Conservative candidate Dean Skoreyko was quick to point out that the investment at VJH has been a long time coming. “We have a hospital that I’m not sure if it leads B.C. with code purples, if it doesn’t, it’s pretty darn close,” said Skoreyko, also unhappy with how surgeries are being dictated out of Kelowna and only given allotted times.

Considering the Vernon School District’s $2.7 million budget cut, education was also a key topic. Green candidate Huguette Allen says the funding system needs to change, and she says it should start with not being based on a per-child basis. She also suggested a 20 per cent reduction in tuition fees in post secondary. “Education and health care are not expenses but investments,” said Allen, adding that being pro-active is the way to improvements, not just in health care, but across the board. Independent Gordon Campbell said the situation children and parents are facing in the schools is because people aren’t allowed to say ‘no’ - something he is advocating for on the ballot. “You don’t have the right to disagree. It’s the reason we can’t say ‘no’ to shortfalls in school budgets.”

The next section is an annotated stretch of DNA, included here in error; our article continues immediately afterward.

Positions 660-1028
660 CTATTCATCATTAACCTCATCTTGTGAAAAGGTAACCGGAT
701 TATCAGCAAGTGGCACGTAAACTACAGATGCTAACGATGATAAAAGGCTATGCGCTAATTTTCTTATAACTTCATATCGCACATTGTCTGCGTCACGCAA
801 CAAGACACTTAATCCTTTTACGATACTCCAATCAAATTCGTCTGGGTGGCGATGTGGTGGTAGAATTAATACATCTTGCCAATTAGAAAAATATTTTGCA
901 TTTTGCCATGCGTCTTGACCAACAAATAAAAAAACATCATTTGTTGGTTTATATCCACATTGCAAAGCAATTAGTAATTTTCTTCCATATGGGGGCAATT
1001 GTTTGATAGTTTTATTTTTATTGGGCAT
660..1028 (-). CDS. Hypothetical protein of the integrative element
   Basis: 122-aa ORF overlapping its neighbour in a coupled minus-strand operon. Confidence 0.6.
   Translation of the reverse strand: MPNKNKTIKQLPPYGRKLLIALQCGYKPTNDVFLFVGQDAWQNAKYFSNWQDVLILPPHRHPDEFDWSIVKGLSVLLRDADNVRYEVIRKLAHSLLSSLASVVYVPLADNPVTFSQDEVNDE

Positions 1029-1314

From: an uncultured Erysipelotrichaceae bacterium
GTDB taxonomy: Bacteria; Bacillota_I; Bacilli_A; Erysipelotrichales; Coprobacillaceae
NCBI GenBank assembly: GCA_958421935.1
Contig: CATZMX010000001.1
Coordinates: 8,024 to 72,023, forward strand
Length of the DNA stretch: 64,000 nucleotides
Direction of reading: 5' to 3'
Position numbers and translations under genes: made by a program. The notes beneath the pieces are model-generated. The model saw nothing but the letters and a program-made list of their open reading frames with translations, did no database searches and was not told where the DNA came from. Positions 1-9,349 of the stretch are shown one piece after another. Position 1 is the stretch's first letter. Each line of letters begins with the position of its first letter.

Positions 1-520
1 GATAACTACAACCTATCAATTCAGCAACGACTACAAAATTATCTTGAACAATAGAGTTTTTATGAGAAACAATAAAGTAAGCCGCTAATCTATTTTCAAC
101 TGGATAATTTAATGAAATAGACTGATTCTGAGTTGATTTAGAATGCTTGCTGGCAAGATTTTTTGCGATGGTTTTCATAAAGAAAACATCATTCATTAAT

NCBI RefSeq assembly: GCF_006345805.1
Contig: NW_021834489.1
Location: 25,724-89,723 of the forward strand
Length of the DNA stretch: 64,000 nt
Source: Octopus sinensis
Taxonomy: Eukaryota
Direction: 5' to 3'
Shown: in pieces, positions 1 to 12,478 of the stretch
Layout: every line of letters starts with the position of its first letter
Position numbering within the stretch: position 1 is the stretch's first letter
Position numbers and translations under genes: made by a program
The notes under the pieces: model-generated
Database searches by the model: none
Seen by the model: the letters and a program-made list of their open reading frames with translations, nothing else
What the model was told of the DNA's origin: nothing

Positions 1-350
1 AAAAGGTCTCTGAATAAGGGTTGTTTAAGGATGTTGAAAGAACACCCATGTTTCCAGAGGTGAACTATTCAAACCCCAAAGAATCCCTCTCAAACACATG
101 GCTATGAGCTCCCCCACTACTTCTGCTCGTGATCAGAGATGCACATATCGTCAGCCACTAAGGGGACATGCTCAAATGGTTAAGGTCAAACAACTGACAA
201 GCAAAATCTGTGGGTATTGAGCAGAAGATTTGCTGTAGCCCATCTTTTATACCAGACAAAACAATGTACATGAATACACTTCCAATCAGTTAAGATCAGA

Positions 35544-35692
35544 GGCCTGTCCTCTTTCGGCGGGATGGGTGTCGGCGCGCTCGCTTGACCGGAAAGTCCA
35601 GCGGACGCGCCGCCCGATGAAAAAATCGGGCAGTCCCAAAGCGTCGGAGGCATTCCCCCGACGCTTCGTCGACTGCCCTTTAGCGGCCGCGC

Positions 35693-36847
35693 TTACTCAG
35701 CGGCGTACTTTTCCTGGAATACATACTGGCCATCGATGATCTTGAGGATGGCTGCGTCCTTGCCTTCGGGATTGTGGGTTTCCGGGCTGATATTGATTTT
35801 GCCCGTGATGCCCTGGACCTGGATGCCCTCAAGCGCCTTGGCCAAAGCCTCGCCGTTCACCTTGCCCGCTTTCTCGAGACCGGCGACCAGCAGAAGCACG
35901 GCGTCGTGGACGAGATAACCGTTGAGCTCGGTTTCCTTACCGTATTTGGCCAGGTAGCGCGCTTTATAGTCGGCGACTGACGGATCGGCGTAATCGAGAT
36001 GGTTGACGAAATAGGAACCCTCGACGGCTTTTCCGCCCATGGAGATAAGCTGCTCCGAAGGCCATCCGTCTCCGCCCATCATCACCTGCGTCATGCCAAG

NDP candidate Mark Olsen is also unhappy with the services being cut to local kids and is looking for a change in the education funding formula. Olsen laid out his party’s plan for students as well as improvements to health care and other sectors. “We’ll cut hospital wait times and improve senior’s care...protect the environment with an effective plan, make life more affordable for everyday citizens...we have to protect our students in the public sector K to 12 as well as post secondary...”

B.C. Refederation Party candidate R.J. Busch, who has a military background, says the voters need and deserve a direct democracy. “We need to go to the people who are being affected by these situations,” said Busch. “We’re giving them a paycheque, they’re doing a job but they’re not listening to us.“I’m gonna fight like a hound dog in Victoria until we’re heard.”